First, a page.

Gods were finally able to come down – literally – from the heavens and rescue the hero in the most extreme and dangerous, even absurd situations.
The term Theatrum Mundi – the world is a stage – was also created.
The influence of the Renaissance was also very late in England. There was an 18-year break when the London theatres were closed during the English Civil War and English Commonwealth until the Restoration of Charles II in 1660.
German theatre in the 17th century lacked major contributions. The best known playwright was Andreas Gryphius, who used the Jesuit model of the Dutch Joost van den Vondel and Pierre Corneille. There was also Johannes Velten who combined the traditions of the English comedians and the commedia del'arte with the classic theatre of Corneille and Molière. His touring company was perhaps the most significant and important of the 17th century.
The Baroque had a Catholic and conservative character in Spain, following an Italian literary models during the Renaissance.
Baroque was the greatest era in the history of Spanish literature which is called Siglo de Oro with playwrights Pedro Calderon de la Barca and Lope de Vega, poet Juana Inés de la Cruz as well as Miguel de Cervantes who is regarded as the first novelist.
René Descartes, John Locke, Gottfried Wilhelm Leibniz, Baruch Spinoza, Thomas Hobbes, Francis Bacon, Galileo Galilei and Isaac Newton are the most appreciated thinkers of the 17th century. This period was characterised by mixing new ideas with religious tradition. Neostoicism of Justus Lipsius, scholasticism of Francisco Suárez and casuistry of Jesuits were predominant.
The term Baroque is also used to designate the style of music composed during a period that overlaps with that of Baroque art, but usually encompasses a slightly later period.
Many musical forms were born in that era, like the concerto and sinfonia. Forms such as the sonata, cantata and oratorio flourished. Also, opera was born out of the experimentation of the Florentine Camerata, the creators of monody, who attempted to recreate the theatrical arts of the Ancient Greeks. An important technique used in baroque music was the use of ground bass, a repeated bass line. Dido's Lament by Henry Purcell is a famous example of this technique.
Composers and examples
- Giovanni Gabrieli (c. 1554/1557–1612) Sonata pian' e forte (1597), In Ecclesiis (from Symphoniae sacrae book 2, 1615)
- Giovanni Girolamo Kapsperger (c. 1580 – 1651) Libro primo di villanelle, 20 (1610),
- Claudio Monteverdi (1567–1643), L'Orfeo, favola in musica (1610)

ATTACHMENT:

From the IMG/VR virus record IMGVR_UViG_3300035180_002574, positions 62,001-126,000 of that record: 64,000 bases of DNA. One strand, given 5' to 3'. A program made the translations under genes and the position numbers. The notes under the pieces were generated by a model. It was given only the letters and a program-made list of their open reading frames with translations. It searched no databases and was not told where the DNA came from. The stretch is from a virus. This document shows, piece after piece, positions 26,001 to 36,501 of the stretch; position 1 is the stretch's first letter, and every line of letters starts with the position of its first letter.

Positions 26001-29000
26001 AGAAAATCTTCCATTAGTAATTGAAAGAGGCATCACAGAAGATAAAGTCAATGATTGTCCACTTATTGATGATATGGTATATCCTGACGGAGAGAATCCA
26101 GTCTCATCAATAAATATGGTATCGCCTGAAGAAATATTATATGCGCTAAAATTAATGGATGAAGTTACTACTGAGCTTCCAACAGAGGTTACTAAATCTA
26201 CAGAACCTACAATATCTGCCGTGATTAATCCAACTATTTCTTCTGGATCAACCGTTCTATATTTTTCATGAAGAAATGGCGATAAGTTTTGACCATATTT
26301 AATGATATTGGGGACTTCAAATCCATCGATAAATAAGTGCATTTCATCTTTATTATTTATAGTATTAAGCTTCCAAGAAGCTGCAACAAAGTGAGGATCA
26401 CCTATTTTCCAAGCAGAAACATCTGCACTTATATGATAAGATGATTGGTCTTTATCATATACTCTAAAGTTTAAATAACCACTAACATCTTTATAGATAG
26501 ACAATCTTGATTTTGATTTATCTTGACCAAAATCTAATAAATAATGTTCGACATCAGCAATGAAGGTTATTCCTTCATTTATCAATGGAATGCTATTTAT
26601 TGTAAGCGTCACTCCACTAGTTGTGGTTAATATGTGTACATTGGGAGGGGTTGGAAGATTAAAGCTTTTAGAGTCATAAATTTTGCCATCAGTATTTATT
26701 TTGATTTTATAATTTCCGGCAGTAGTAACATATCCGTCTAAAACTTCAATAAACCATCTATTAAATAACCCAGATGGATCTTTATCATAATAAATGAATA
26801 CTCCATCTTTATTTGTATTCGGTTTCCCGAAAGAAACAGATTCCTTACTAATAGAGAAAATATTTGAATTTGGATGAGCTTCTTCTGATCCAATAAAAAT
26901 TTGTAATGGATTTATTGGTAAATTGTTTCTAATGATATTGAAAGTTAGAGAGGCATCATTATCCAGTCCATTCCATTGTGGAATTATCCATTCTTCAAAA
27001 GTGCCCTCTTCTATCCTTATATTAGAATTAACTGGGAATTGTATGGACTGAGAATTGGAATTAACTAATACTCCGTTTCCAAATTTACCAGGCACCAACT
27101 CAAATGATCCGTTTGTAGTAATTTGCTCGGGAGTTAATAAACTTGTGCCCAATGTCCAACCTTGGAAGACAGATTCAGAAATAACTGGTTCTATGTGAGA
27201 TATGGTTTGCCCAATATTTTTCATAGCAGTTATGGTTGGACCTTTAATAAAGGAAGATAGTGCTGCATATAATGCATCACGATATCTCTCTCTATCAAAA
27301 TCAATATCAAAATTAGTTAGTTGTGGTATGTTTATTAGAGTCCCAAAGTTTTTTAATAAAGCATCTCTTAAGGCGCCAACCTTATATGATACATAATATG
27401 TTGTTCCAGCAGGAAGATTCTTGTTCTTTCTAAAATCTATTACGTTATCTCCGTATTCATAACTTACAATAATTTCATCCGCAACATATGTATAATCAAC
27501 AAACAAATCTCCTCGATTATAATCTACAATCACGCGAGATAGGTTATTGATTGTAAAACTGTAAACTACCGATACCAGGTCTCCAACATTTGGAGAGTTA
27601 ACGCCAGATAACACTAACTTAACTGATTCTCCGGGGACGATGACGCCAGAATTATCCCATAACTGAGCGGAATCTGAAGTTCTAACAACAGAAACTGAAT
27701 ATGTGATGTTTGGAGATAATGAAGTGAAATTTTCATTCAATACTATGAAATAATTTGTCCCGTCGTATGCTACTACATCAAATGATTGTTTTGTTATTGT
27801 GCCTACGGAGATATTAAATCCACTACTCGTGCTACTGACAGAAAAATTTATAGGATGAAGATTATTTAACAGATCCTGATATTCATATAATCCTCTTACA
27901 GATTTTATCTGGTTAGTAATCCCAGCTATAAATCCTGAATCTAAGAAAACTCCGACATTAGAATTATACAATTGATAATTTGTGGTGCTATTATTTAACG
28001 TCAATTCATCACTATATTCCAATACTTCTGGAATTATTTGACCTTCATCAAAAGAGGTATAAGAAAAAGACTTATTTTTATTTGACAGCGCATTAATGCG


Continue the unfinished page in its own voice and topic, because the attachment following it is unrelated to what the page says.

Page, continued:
- Heinrich Schütz (1585–1672), Musikalische Exequien (1629, 1647, 1650)
- Francesco Cavalli (1602–1676), L'Egisto (1643), Ercole amante (1662), Scipione affricano (1664)
- Jean-Baptiste Lully (1632–1687), Armide (1686)
- Marc-Antoine Charpentier (1643–1704), Te Deum (1688–1698)
- Heinrich Ignaz Franz Biber (1644–1704), Mystery Sonatas (1681)
- John Blow (1649–1708), Venus and Adonis (1680–1687)
- Johann Pachelbel (1653–1706), Canon in D (1680)
- Arcangelo Corelli (1653–1713), 12 concerti grossi, Op. 6 (1714)
- Marin Marais (1656–1728), Sonnerie de Ste-Geneviève du Mont-de-Paris (1723)
- Henry Purcell (1659–1695), Dido and Aeneas (1688)
- Alessandro Scarlatti (1660–1725), L'honestà negli amori (1680), Il Pompeo (1683), Mitridate Eupatore (1707)
- François Couperin (1668–1733), Les barricades mystérieuses (1717)
- Tomaso Albinoni (1671–1751), Didone abbandonata (1724)
- Antonio Vivaldi (1678–1741), The Four Seasons (1723)
- Jan Dismas Zelenka (1679–1745), Il Serpente di Bronzo (1730), Missa Sanctissimae Trinitatis (1736)
- Georg Philipp Telemann (1681–1767), Der Tag des Gerichts (1762)
- Johann David Heinichen (1683–1729)
- Jean-Philippe Rameau (1683–1764), Dardanus (1739)
- George Frideric Handel (1685–1759), Water Music (1717), Messiah (1741)
- Domenico Scarlatti (1685–1757), Sonatas for harpsichord
- Johann Sebastian Bach (1685–1750), Toccata and Fugue in D minor (1703–1707), Brandenburg Concertos (1721), St Matthew Passion (1727)
- Nicola Porpora (1686–1768), Semiramide riconosciuta (1729)
- Giovanni Battista Pergolesi (1710–1736), Stabat Mater (1736)
Baroque fasion started around 1650 and it was characterised by decorative clothings which was big and flashy with fancy lace necklines, virago sleeves and large volumous hair and wigs.
It was to show wealth and status, so lower classes usually didn't follow this fashion.
Detail of a fresco inside the Karlskirche
Baroque Facts for Kids. Kiddle Encyclopedia.